The Centrality of the Resurrection

Evangelicals are crucicentric. Like Paul they preach “Jesus Christ and him crucified” (1 Cor 2:2). David Bebbington noted that in the nineteenth interdenominational newspaper the The British Weekly the most frequently preached text was Gal 2:20, “I have been crucified with Christ and I no longer life, but Christ lives in me. The life I life in the body, I live by faith in the Son of God, who loved me and gave himself for me”.[1] Worship music from Isaac Watts’ “When I Survey the Wonderous Cross” to Keith Getty and Stuart Townshend’s “In Christ Alone” demonstrates that the cross has been the centre of evangelical worship. The cross-centred vision of evangelicalism is captured perfectly by John Piper: “All exultation in anything else should be exultation in the cross. If you exult in the hope of glory you should be exulting in the cross of Christ. If you exult in tribulation because tribulation works hope, you should be exulting in the cross of Christ. If you exult in your weaknesses, or in the people of God, you should be exulting in the cross of Christ.”[2] Christian discipleship is cruciformity, being conformed to the pattern of the cross, dying to self in service to God. That is is what it means to take up your cross and follow Jesus daily (Luke 9:23) and to be crucified to the world (Gal 6:14).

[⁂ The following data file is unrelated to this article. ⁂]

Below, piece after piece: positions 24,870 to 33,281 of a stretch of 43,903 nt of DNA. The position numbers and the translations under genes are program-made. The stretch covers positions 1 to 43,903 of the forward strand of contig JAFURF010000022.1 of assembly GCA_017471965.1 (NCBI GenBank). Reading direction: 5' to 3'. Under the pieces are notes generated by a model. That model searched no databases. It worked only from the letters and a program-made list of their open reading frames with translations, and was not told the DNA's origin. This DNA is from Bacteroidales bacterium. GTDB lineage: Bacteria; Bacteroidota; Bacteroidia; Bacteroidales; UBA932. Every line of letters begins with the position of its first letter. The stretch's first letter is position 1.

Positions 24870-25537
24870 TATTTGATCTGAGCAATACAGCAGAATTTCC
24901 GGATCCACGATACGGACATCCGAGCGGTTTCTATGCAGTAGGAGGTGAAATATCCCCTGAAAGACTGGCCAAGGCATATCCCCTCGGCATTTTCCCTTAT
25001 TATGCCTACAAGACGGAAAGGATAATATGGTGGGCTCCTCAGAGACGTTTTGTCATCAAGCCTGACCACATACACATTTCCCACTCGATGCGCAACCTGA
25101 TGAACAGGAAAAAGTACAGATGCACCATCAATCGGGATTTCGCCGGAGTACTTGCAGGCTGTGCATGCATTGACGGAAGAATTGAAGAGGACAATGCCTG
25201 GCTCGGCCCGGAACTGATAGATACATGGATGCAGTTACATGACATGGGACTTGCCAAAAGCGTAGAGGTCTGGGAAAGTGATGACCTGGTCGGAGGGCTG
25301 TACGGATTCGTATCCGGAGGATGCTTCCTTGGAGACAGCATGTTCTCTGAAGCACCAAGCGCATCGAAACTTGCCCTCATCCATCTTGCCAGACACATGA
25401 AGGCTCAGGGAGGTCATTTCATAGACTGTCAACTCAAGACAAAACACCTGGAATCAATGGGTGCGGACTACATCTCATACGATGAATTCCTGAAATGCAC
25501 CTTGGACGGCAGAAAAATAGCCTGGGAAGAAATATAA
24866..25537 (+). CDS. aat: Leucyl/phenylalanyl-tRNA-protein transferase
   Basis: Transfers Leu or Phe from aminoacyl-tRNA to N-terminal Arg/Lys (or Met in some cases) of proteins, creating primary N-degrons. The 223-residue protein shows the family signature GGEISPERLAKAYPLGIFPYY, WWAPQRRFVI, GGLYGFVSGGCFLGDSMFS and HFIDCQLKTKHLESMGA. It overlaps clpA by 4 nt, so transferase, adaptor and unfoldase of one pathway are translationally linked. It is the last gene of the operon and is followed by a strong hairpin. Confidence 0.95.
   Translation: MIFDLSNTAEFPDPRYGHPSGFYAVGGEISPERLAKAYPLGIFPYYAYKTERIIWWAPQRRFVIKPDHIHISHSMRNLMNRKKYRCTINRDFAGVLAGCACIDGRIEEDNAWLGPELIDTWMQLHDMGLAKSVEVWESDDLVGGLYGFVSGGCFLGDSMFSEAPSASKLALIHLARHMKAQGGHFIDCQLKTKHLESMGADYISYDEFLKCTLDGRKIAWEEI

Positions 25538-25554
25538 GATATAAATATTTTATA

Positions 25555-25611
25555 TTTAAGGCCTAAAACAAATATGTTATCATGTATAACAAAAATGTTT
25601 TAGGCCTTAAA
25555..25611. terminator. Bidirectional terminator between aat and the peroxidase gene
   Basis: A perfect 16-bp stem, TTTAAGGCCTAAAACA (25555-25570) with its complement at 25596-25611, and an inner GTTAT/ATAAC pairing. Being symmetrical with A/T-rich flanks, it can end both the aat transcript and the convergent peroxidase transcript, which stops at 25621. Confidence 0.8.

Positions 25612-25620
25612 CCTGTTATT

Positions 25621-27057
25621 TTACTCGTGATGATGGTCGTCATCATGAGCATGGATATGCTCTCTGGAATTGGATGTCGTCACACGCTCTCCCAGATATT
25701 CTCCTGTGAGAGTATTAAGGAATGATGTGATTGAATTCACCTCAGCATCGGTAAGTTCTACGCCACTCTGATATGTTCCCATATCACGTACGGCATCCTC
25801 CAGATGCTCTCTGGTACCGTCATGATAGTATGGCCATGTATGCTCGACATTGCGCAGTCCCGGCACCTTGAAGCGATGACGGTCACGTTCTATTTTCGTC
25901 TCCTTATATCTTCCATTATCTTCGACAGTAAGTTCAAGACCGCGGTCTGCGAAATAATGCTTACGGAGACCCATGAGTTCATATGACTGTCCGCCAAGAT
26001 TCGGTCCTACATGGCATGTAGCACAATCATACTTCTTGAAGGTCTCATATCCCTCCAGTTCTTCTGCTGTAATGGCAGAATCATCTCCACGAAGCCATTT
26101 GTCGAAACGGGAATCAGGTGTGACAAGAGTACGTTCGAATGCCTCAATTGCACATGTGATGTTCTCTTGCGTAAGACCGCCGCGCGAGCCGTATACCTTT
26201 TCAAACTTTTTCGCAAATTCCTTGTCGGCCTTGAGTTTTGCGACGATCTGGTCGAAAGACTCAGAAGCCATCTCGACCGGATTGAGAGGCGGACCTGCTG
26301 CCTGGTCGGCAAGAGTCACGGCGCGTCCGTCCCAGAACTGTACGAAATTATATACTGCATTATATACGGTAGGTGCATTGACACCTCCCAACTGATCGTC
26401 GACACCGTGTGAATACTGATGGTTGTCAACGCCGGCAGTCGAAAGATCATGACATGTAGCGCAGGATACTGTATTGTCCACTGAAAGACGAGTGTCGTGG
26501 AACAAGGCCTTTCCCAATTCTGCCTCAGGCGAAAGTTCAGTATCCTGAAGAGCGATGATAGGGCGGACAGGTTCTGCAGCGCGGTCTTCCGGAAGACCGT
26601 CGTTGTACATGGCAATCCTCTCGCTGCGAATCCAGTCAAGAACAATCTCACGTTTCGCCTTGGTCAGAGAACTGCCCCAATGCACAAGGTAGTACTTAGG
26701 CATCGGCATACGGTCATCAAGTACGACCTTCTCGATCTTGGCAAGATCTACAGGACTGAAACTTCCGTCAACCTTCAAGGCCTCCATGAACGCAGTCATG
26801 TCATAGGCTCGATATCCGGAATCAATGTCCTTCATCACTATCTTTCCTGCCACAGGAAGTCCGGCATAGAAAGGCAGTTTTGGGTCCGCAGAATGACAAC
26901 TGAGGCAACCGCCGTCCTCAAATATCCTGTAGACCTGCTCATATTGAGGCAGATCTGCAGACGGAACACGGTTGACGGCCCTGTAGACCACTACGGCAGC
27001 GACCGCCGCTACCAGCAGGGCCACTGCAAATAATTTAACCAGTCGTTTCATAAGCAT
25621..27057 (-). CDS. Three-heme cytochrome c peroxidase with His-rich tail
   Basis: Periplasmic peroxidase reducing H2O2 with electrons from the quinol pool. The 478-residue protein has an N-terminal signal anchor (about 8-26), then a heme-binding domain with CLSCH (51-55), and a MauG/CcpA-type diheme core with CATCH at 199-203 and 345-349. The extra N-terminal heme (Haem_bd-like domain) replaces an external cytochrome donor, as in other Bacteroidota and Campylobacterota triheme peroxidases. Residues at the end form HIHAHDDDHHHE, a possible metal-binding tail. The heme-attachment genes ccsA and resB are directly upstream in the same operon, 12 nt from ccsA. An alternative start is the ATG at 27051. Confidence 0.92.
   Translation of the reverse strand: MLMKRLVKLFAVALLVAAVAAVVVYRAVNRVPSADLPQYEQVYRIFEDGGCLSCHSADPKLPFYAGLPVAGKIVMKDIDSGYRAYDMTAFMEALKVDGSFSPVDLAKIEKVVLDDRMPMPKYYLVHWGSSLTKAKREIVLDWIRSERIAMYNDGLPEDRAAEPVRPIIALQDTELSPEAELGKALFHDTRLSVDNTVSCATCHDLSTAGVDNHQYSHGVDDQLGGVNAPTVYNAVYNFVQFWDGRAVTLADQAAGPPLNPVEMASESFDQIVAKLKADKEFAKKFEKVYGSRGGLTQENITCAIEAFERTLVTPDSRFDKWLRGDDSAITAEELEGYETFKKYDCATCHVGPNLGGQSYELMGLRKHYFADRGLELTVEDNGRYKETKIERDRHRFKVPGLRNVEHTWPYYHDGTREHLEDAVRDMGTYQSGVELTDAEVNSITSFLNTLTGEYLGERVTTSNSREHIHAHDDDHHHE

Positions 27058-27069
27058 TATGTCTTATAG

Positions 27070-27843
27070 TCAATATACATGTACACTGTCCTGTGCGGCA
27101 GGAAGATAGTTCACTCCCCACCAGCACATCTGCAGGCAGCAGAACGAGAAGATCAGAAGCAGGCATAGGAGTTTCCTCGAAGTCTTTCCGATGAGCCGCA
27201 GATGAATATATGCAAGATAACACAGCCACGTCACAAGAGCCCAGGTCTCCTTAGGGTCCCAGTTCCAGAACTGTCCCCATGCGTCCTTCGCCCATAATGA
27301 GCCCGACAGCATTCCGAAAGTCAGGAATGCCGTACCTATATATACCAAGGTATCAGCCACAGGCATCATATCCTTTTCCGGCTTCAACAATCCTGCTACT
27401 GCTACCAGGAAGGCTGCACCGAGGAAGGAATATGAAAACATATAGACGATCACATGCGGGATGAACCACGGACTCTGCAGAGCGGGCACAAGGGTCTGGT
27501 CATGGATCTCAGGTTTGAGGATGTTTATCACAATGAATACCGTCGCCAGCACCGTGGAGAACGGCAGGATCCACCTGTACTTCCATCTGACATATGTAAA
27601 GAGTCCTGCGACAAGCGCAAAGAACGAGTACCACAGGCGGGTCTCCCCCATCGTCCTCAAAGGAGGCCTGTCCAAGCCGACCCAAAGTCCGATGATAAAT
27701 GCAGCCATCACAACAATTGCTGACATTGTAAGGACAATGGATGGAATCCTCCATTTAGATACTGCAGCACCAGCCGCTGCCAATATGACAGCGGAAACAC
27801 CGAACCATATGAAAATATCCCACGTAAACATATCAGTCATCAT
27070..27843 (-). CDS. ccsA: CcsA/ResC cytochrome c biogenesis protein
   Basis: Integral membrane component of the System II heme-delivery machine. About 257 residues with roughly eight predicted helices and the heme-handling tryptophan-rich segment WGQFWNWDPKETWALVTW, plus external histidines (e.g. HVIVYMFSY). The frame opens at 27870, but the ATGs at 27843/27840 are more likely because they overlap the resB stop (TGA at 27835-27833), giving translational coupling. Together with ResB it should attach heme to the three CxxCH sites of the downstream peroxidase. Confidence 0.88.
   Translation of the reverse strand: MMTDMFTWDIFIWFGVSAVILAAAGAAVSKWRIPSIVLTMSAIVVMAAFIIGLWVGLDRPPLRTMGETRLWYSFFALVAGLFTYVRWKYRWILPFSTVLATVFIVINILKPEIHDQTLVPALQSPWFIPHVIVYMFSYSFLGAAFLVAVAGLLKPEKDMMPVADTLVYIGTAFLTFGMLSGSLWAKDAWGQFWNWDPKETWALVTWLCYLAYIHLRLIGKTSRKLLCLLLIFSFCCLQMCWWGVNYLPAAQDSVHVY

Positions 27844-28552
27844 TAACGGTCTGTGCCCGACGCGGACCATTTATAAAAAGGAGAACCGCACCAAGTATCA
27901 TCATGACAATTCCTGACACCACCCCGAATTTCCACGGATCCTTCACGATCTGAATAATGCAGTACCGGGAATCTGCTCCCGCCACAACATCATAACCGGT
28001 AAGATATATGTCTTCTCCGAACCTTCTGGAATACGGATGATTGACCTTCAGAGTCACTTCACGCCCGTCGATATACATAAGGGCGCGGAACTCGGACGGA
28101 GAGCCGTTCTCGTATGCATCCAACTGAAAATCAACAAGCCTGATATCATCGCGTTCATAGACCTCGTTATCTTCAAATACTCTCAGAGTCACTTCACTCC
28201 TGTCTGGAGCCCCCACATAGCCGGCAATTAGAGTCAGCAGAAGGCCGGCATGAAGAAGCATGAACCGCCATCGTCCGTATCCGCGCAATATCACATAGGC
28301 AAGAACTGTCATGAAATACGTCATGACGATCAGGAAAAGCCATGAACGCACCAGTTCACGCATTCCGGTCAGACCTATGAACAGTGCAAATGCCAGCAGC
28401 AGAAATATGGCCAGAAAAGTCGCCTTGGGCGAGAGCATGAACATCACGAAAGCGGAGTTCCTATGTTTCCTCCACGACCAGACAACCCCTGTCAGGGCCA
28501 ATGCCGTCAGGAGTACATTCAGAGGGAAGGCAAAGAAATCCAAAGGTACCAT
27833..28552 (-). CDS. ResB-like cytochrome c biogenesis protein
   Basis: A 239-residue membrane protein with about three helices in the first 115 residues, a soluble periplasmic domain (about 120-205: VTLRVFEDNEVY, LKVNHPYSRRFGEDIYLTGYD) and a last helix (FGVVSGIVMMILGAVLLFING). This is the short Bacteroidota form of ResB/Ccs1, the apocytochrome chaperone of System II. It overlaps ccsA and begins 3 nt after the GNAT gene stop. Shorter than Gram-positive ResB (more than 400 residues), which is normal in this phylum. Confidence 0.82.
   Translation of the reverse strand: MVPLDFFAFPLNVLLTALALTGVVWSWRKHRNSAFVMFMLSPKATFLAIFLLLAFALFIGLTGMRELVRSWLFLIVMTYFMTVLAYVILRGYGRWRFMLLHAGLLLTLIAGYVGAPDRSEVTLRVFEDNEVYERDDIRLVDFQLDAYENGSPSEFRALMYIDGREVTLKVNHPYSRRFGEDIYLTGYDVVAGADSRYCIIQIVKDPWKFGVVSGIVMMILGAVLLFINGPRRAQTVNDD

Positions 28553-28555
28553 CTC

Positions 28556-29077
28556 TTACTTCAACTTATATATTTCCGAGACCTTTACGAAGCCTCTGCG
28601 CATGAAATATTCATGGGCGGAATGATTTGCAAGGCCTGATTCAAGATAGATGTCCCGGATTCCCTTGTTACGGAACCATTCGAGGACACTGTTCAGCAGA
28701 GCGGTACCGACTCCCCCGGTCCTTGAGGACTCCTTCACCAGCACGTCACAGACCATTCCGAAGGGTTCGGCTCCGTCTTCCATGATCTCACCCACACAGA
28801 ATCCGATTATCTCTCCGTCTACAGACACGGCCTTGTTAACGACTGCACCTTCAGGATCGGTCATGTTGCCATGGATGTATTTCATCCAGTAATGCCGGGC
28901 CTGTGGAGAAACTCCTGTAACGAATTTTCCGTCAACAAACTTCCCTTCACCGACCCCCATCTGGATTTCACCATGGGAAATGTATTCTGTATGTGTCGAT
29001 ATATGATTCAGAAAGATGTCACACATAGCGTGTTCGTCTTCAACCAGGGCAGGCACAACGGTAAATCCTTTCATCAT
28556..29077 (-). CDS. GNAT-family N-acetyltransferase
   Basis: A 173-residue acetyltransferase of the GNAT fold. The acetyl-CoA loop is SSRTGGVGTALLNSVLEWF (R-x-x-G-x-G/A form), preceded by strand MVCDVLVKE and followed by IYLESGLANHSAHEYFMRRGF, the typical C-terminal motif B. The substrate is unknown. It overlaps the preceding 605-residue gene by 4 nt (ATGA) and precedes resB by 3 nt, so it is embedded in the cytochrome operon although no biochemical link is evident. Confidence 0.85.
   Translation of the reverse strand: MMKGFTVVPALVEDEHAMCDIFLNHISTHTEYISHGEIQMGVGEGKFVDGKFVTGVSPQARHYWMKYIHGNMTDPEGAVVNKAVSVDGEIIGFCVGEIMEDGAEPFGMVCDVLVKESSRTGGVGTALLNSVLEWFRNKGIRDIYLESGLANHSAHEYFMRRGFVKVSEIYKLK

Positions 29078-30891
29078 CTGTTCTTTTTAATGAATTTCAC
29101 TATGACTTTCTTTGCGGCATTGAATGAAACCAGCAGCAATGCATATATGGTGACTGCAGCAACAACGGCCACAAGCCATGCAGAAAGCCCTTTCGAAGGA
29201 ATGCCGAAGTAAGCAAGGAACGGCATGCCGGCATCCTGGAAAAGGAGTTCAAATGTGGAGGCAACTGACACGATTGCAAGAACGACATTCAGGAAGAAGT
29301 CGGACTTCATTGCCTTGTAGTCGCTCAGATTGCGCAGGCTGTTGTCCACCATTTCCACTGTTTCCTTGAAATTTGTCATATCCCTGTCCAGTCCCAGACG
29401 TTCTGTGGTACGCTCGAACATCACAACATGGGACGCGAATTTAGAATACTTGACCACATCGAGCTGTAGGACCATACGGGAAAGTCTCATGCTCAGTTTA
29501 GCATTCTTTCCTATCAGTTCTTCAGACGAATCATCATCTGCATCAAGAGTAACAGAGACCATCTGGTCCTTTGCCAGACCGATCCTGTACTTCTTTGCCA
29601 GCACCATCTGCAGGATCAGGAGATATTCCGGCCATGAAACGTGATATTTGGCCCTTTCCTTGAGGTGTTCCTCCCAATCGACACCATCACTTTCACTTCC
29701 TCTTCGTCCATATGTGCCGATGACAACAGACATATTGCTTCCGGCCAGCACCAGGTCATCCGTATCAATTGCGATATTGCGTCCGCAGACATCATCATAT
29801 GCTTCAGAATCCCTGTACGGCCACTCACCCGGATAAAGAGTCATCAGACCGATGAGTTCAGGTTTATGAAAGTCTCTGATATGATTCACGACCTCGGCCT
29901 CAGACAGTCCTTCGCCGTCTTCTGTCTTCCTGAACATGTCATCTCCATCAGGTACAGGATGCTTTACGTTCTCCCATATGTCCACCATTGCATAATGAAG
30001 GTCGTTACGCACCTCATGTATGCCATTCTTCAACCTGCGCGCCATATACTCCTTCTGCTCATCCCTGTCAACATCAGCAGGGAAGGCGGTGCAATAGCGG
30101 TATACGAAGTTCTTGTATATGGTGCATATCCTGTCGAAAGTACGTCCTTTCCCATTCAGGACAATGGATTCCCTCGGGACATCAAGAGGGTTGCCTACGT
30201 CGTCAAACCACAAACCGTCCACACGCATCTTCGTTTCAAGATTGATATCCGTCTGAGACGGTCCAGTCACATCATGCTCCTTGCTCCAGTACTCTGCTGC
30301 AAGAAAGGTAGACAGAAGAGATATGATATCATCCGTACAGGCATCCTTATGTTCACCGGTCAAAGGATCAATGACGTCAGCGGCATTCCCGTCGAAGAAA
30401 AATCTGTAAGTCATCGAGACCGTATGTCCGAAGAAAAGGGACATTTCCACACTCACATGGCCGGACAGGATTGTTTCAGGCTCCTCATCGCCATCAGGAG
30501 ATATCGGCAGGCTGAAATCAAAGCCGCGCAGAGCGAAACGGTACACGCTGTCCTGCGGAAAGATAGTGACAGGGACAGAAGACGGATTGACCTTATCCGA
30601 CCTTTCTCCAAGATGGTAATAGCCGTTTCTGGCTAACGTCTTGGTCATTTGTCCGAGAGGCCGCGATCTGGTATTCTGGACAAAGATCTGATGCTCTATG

In light of this cross-centred faith, the resurrection has been regarded largely as a confirmation of what the cross achieved and proof of life after death. John Stott speaks for many when he writes that “what the resurrection did was to vindicate the Jesus whom men had rejected, to declare with power that he is the Son of God, and publicly to confirm that his sin-bearing death had been effective for the forgiveness of sins”.[3] On the apologetic frontier, Gary Hebermas says: “Jesus’ resurrection is an actual example of our eternal life. It is the only miracle that, by its very nature, indicates the reality of the afterlife.”[4] Most scholars, preachers, and teachers know full well that the resurrection is more than proof of the atonement and evidence for life after death, but at the popular level “proof” is what the resurrection is reduced to. A kind of certificate of authenticity for substitutionary atonement theories and a hope for going to heaven when you die. Markus Barth and Verne H. Fletcher noted that “Western theological thought, while affirming that ‘on the third day he rose again from the dead,’ has nonetheless given relatively more weight to the crucifixion as the primary expression of the Christ event.”[5] The problem is that this is selling the resurrection short, like saying that flowers prove the existence of colors, or flowers point to the reality of photosynthesis.